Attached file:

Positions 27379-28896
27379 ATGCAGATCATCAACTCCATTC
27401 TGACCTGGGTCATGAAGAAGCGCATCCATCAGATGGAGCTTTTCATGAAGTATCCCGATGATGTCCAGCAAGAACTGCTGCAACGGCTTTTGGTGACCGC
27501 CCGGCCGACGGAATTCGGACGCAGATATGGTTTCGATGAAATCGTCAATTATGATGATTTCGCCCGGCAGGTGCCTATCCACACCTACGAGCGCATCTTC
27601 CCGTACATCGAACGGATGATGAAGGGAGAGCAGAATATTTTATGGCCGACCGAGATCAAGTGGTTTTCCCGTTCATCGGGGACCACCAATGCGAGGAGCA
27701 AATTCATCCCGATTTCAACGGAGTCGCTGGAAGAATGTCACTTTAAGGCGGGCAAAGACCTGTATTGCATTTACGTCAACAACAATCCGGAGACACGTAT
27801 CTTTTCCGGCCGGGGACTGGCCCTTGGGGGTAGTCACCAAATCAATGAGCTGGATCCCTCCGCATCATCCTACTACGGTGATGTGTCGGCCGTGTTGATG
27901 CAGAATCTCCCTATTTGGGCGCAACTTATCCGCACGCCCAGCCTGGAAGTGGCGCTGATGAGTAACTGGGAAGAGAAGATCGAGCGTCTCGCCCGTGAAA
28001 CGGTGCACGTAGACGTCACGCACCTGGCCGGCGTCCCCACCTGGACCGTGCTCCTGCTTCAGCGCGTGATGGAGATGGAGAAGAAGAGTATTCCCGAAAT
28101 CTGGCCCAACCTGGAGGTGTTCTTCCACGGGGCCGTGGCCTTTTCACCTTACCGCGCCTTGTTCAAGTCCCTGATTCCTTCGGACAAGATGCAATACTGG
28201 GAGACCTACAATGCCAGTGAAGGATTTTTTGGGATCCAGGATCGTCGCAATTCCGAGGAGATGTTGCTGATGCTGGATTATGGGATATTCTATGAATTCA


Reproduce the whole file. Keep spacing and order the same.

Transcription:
Positions 27379-28896
27379 ATGCAGATCATCAACTCCATTC
27401 TGACCTGGGTCATGAAGAAGCGCATCCATCAGATGGAGCTTTTCATGAAGTATCCCGATGATGTCCAGCAAGAACTGCTGCAACGGCTTTTGGTGACCGC
27501 CCGGCCGACGGAATTCGGACGCAGATATGGTTTCGATGAAATCGTCAATTATGATGATTTCGCCCGGCAGGTGCCTATCCACACCTACGAGCGCATCTTC
27601 CCGTACATCGAACGGATGATGAAGGGAGAGCAGAATATTTTATGGCCGACCGAGATCAAGTGGTTTTCCCGTTCATCGGGGACCACCAATGCGAGGAGCA
27701 AATTCATCCCGATTTCAACGGAGTCGCTGGAAGAATGTCACTTTAAGGCGGGCAAAGACCTGTATTGCATTTACGTCAACAACAATCCGGAGACACGTAT
27801 CTTTTCCGGCCGGGGACTGGCCCTTGGGGGTAGTCACCAAATCAATGAGCTGGATCCCTCCGCATCATCCTACTACGGTGATGTGTCGGCCGTGTTGATG
27901 CAGAATCTCCCTATTTGGGCGCAACTTATCCGCACGCCCAGCCTGGAAGTGGCGCTGATGAGTAACTGGGAAGAGAAGATCGAGCGTCTCGCCCGTGAAA
28001 CGGTGCACGTAGACGTCACGCACCTGGCCGGCGTCCCCACCTGGACCGTGCTCCTGCTTCAGCGCGTGATGGAGATGGAGAAGAAGAGTATTCCCGAAAT
28101 CTGGCCCAACCTGGAGGTGTTCTTCCACGGGGCCGTGGCCTTTTCACCTTACCGCGCCTTGTTCAAGTCCCTGATTCCTTCGGACAAGATGCAATACTGG
28201 GAGACCTACAATGCCAGTGAAGGATTTTTTGGGATCCAGGATCGTCGCAATTCCGAGGAGATGTTGCTGATGCTGGATTATGGGATATTCTATGAATTCA